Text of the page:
Lucy Baring’s life in the freezer.
The potatoes are chitting and broad beans and sweet peas are poking up their noses in the unheated greenhouse. I’m making ambitious plans for planting in the garden and Zam’s out with the chainsaw again. The countryside is beyond its baldest and the hardy hydrangeas are covered in buds. It’s less than a month before the clocks change and spring is in the air. But it isn’t.
The car themometer may say it’s a cheery 5˚ outside, but, inside, it’s still icy. The tulips I bought two weeks ago are sitting pertly in the vase, having barely aged, their life-cycle suspended in the sitting-room temperature as effectively as the meat in the freezer. At half-term, the children take to spending the day in bed.
Outside, the house is beginning to look like a Swiss chalet. The pile of wood that was once a gigantic cypress tree is gradually diminishing as Zam splits each enormous chunk into logs, which are carefully stacked around every available wall. But these are too wet to burn and the dry logs we inherited with the house have dwindled to nothing.
When the hot water ran out last weekend, at the moment the Aga packed in, we stared at each other and checked the oil level, again. I’m obsessed with the oil level because our old house ran on gas and I’ve been smugly bemused when people run out of fuel.
We had the tank filled just the other day. And although the level now looked low, it didn’t look that low, so we called the Aga people. My delight at seeing the same man who serviced our Aga in the old house, and then the rented house, cannot be overestimated and we take up where we left off conversationally in all our encounters over 15 years. His insider knowledge of the kitchens of Middle England provides information any househunter ought to pay for.
It transpires that, although we have plenty of oil, the tank which is a temporary one (on account of the old one being pushed over by the roots of the cypress tree) is sitting too high and thus the oil can’t flow to the Aga. Or, at this moment, to the boiler. We need to keep it filled to the brink, but the oilmen are busy and can’t come for at least a week.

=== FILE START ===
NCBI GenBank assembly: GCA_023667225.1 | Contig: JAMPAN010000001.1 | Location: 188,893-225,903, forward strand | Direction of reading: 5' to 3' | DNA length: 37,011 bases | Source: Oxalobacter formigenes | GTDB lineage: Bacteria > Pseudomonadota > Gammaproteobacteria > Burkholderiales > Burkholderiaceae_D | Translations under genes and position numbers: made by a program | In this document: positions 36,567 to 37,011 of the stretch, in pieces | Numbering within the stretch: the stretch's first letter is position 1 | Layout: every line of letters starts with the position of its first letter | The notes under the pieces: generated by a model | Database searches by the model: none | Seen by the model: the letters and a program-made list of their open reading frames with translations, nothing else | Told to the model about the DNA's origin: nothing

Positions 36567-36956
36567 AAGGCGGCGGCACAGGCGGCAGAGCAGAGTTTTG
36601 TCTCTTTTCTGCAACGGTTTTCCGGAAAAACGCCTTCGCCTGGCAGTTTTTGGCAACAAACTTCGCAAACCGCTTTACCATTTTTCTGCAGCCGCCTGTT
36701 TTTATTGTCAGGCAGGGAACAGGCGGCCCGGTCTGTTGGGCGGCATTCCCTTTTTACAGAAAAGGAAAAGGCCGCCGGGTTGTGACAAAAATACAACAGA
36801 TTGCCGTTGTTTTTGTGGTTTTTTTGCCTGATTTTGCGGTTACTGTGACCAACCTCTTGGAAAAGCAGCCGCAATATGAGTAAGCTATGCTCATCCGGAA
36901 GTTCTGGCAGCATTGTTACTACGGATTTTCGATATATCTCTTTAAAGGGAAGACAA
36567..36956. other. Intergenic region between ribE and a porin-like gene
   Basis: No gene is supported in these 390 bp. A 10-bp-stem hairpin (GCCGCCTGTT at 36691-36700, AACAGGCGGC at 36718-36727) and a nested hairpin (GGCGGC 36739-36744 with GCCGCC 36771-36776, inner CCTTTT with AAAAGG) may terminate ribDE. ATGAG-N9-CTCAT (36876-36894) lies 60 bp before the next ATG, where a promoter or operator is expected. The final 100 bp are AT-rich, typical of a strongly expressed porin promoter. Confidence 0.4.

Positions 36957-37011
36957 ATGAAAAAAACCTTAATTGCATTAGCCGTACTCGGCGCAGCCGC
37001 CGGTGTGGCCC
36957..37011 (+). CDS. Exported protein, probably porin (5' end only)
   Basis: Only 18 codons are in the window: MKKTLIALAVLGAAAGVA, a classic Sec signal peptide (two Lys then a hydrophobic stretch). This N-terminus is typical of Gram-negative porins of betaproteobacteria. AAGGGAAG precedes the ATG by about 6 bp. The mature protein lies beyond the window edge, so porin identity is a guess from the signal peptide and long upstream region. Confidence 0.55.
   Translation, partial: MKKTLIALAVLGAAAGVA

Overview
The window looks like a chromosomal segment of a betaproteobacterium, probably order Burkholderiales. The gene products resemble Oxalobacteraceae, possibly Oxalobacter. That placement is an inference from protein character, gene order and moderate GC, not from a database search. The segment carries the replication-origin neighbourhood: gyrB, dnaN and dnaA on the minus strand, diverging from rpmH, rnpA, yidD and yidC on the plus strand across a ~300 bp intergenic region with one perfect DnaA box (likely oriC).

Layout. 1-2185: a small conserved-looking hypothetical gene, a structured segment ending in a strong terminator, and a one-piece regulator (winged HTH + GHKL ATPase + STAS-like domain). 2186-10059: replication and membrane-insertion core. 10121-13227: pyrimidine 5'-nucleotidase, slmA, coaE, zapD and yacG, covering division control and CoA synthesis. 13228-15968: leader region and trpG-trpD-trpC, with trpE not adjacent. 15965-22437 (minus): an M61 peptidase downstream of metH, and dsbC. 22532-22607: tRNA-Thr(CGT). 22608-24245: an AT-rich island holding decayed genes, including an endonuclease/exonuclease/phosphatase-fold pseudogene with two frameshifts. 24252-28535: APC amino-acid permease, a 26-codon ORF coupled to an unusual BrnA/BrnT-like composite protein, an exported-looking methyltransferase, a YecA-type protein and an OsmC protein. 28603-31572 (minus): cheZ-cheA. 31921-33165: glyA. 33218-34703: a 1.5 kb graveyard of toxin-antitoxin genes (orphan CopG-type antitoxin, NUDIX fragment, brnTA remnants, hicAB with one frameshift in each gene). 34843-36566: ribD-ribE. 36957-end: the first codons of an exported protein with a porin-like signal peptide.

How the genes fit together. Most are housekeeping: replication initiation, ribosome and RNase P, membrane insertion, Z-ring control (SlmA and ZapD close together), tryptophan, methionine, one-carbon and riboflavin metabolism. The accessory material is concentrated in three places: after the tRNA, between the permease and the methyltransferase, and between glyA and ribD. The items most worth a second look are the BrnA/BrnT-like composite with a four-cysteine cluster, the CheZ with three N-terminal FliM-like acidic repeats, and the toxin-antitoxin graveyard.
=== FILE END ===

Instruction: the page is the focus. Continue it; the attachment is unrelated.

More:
There are piles of wood dotted around the garden and Zam becomes as obsessed with their burning capabilities as I am with oil levels, holding different bits aloft as he weighs them. They may have been lying in the grass for years, but, still, some feel light and burnable, if we give them a couple of weeks under shelter. ‘That,’ he declares, ‘is seasoned’ and he disappears with the wheelbarrow. In the meantime, I head out to buy some of those weirdly regular lumps sold in bags at the garage.
Increasingly, it’s like living in the 1970s. We have a single landline for which people queue and which, when it rings, has an uncertain, shy-sounding teenager at the other end asking for one of the children they’re not used to this, having to go through another person. We huddle round the fire. We wonder how to warm soup. All we need is a power cut and The Two Ronnies.
I stare out of the window, watching my breath cloud, looking at the snowdrops under rain. The next day, the skies are blue. There’s more birdsong. It’s nearly the fishing season. But this is the most fickle of moments. Don’t take the vest off until after Easter.
A message comes through from Will asking us if we’d like to FaceTime, which we would. He’s lying in a hammock, wearing dark glasses in the dark. It transpires that these, which have prescription lenses, are now his only ones on account of losing his normal pair in the sea last weekend. He asks us to send his prescription. We tell him to go to a Brazilian optician. He’s a little concerned at taking an eye test in Portuguese.
Apart from this, he’s having a great time and then he sighs as he says: ‘I can’t remember what it’s like to be cold.’ I very nearly press the ‘off’ button.